Conserving the Ulu Muda Forests

From Dec 11-17, a team of 14 passionate and energetic Jebsen & Jessen (SEA) staff members met for the first time; the main purpose of them coming together was to help conserve Ulu Muda Forest Reserve in Kedah, Malaysia, by lending a hand to field officers from WWF.

Ulu Muda Forest plays an important role as the water catchment area for the Pedu, Muda and Ahning dams and provide upstream protection to major rivers that supply 80% of drinking water for Penang and Kedah, and to a lesser extent, Perlis.

A remote and isolated forest in the far northern region of the Malaysian peninsula, it is surprisingly unknown to most Malaysians and the outside world, Ulu Muda Forest Reserve (105,060 ha) is the largest of the eight forest reserves within Ulu Muda Forest (160,000 ha) – approximately twice the size of Singapore!

Ulu Muda Forest is one of WWF-Malaysia's three priority protected area project sites in Peninsular Malaysia. Since the late 1990s, WWF-Malaysia has been helping the State Government of Kedah to develop nature tourism in Ulu Muda as an alternative to logging and other more exploitative uses of forests.

A series of exciting field work awaited the team upon arrival; during the five-day’s work trip one of the main objectives was to help WWF in their study and collection of data and photos of the geology, hydrology, flora and fauna of Ulu Muda Forest Reserve.

The team’s first task was to scout for possible trail routes and to identify interesting plants and other features along the route. In a next step, WWF-Malaysia plans to set-up an informative trail for tourists with several interpretive stations along the way. The team was proud to be the first group to blaze a nature trail for Ulu Muda Forest Reserve. Next, the team visited saltlicks, frequently visited by wildlife, and made more than ten plaster casts of wildlife prints including prints of Otters, Tapirs and Samba Deers. The plaster casts will be displayed at the interpretive centre.

As water is the main reason why Ulu Muda Forest is so important, the team helped to conduct a simple water quality test to establish the water’s chemical and physical content. The tests looked at levels of nitrate, phosphorus, dissolve oxygen, pH and turbidity. One of the most challenging and exciting activities was the trekking to recently discovered limestone caves. The new discovery increases the value of Ulu Muda as a conservation area as tropical limestone often harbours flora and fauna that are very restricted in their range.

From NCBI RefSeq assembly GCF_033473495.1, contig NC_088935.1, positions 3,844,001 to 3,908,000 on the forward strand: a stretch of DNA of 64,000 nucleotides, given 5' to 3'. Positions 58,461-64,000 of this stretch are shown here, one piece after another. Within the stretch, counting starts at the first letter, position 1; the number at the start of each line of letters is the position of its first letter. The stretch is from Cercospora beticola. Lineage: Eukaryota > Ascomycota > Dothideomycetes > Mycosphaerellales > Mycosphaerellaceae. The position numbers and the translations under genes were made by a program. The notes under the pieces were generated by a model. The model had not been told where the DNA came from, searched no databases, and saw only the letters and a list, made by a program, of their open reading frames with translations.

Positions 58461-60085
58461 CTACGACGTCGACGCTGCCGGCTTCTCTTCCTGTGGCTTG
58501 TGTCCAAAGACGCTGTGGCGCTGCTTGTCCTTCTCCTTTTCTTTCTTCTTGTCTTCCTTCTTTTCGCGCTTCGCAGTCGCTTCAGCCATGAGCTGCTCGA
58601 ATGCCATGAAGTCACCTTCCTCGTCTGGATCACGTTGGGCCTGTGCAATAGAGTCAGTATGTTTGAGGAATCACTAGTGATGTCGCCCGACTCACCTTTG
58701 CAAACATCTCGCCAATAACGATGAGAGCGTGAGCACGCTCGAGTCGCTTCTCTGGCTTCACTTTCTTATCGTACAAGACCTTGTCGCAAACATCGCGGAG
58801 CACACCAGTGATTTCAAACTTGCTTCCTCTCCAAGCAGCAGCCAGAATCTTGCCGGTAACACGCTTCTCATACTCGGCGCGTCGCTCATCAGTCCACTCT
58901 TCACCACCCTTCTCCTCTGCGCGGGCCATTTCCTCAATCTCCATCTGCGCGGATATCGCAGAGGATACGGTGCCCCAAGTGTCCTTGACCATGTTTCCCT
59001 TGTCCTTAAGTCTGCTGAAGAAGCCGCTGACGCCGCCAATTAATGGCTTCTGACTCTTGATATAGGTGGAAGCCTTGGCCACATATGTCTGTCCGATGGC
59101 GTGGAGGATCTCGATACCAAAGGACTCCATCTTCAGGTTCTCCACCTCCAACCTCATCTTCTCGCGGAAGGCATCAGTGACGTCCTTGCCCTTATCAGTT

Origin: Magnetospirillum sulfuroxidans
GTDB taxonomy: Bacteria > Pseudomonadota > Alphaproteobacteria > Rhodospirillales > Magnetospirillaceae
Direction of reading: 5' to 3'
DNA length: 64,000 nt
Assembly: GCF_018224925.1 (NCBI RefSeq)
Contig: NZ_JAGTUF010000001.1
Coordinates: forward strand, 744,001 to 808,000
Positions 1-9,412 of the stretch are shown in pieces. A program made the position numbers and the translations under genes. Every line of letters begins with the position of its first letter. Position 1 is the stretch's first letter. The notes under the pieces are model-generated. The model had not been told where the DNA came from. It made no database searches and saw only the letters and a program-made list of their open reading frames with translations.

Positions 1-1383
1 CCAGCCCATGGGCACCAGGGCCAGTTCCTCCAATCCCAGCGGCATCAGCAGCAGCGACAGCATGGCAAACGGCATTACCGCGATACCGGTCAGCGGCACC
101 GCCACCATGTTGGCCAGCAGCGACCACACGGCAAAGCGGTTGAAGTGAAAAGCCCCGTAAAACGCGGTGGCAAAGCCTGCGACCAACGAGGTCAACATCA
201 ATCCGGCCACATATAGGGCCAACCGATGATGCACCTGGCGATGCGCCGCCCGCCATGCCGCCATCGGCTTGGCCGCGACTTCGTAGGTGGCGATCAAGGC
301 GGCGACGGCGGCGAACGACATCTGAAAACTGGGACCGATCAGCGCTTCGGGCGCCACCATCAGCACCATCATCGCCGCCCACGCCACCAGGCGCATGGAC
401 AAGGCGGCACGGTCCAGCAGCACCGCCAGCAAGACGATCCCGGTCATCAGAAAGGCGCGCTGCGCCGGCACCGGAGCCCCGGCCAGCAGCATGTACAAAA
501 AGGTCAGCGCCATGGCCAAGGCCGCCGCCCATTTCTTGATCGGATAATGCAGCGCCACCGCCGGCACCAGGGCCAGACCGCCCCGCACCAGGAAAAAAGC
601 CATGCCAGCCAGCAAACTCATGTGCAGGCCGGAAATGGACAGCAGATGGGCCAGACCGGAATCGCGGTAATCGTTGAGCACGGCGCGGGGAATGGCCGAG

Ulu Muda is famously known by bird watchers as the only site in Malaysia where the rare and globally endangered hornbill and Plain-pouched hornbill are found in large numbers and where all ten of the Malaysian hornbills species existe. The team was delighted to be able to go on a bird watching trail and river cruise where they spotted three Plain Pouched Hornbill and a White Crown Hornbill.

Following the tradition of all “Meet A Need” trips, the team celebrated their achievements with a fantastic party of South East Asian cultural shows on the last night. 

On the fifth day, the wonderful, exciting, thrilling and down-to-earth trip came to an end. Not only have we helped Ulu Muda, but Ulu Muda has certainly also helped us. Working along with field officers from WWF provided our team with great learning opportunities to learn more about the biodiversity of Ulu Muda Forest Reserve and help raised awareness about caves, birds and water conservation.

Other trips


Marshland and Animal Care Centre - Dec 2013

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Nutrition Centre for Rural Philippine Community - July 2013

Volunteers helped build a nutrition centre, which will enable the community in rural Bohol tackle the problem of malnutrition, especially amongst children  ► Read more

Meet a Need at Mantanani Island  - Dec 2012

Volunteers helped the islanders of Manatani, Sabah to solve one problem: creating a sustanable drinking water supply ► Read more
Building a learning centre - July 2012
Partnered with World Visions, volunteers helped construct a centre for teaching farming and other life skills in Bo Kluea, Thailand ► Read more
Conserving the of Ulu Muda forests - Dec 2011
Volunteers helped conservation efforts in the Ulu Muda Forest Reserve in Kedah, Malaysia, by lending a hand to field officers from the World Wide Fund for Nature (WWF). ► Read more

Facilitating clean water access - July 2011

Volunteers travelled to Kirivong in Cambodia to work on the construction of school latrines and rain water tanks for two primary schools. ► Read more

Building a primary school  - Dec 2010

Volunteers travel to the remote mountainous area of Hang Lia commune, North Vietnam, to build two classrooms for a primary school. ► Read more

Saving Javan rhinos  - July 2010

Volunteers support the WWF's work in Ujung Kulong National Park, Indonesia, installing video surveillance and building observation tree houses. ► Read more


What it means to me

Meet a Need is an experience of a lifetime, changing the way staff think and feel about their community and their fellow colleagues. We asked participants to share their most memorable moments; the people they met, what they learned, how the trip changed them and what it was like to work for a greater good.  Read more